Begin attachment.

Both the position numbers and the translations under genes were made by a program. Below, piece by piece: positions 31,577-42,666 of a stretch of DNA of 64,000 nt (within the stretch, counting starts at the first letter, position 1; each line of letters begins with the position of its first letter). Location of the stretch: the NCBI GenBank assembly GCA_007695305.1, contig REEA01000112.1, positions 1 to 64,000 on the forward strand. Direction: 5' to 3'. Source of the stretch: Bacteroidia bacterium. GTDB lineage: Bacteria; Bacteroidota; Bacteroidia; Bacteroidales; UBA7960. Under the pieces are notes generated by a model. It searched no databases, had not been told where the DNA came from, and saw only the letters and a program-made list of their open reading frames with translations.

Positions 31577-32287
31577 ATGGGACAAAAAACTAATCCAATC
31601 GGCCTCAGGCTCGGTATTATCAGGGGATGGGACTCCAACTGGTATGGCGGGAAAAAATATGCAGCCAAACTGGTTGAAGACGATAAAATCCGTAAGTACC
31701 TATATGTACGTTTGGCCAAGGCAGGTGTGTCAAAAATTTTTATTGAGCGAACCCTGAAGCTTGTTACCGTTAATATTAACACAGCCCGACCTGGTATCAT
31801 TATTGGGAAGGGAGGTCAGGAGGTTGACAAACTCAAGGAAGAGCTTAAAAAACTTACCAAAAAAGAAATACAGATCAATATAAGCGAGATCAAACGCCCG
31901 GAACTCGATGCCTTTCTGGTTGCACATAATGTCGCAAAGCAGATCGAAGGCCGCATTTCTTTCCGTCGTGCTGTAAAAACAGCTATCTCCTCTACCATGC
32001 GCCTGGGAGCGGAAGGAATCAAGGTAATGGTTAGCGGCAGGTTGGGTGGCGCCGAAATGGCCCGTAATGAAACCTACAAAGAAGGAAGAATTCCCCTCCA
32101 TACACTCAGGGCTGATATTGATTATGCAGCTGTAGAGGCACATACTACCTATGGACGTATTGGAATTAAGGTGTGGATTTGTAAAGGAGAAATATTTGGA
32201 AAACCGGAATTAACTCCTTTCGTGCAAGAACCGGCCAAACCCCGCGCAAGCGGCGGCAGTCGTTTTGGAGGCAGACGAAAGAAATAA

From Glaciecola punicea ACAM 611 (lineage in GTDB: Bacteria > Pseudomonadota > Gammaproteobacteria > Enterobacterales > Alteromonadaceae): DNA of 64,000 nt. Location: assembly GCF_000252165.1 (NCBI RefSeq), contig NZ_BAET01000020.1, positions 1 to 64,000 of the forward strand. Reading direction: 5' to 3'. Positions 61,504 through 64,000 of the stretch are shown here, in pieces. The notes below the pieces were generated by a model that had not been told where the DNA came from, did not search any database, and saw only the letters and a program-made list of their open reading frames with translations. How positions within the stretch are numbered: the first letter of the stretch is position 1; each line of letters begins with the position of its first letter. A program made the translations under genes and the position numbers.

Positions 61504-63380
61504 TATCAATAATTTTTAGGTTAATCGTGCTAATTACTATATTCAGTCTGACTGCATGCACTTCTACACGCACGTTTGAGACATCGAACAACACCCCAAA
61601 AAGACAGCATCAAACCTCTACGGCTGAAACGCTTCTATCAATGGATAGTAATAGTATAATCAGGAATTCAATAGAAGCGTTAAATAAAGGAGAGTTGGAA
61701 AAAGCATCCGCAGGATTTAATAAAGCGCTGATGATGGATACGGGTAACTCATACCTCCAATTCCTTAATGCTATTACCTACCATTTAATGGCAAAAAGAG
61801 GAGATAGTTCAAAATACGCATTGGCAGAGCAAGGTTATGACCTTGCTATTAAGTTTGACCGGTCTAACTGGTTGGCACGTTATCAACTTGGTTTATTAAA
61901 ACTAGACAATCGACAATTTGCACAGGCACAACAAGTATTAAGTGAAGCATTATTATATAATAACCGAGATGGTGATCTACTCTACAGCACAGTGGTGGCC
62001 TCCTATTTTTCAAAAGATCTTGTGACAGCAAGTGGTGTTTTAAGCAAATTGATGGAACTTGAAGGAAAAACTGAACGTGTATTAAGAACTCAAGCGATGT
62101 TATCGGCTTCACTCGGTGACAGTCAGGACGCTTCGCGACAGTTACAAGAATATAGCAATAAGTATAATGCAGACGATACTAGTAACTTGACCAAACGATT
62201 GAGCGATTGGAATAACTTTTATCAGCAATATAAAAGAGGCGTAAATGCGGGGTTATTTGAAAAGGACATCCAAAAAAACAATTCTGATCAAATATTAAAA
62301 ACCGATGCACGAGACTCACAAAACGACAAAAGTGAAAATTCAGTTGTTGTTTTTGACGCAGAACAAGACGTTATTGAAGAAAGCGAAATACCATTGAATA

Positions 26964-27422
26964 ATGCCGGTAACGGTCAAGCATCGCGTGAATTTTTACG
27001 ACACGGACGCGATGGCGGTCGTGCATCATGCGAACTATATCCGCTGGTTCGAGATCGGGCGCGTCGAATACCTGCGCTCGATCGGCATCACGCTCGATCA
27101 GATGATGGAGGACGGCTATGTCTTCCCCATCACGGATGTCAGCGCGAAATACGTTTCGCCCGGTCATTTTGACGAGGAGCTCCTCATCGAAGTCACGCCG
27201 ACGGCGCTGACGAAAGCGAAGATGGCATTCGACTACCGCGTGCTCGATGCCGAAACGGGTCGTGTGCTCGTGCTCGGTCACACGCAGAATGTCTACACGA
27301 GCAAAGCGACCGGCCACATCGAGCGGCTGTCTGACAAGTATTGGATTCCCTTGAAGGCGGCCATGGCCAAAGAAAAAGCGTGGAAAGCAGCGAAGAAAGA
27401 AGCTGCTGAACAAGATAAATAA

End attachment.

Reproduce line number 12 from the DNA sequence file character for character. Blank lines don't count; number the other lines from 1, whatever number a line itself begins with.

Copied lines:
Positions 61504-63380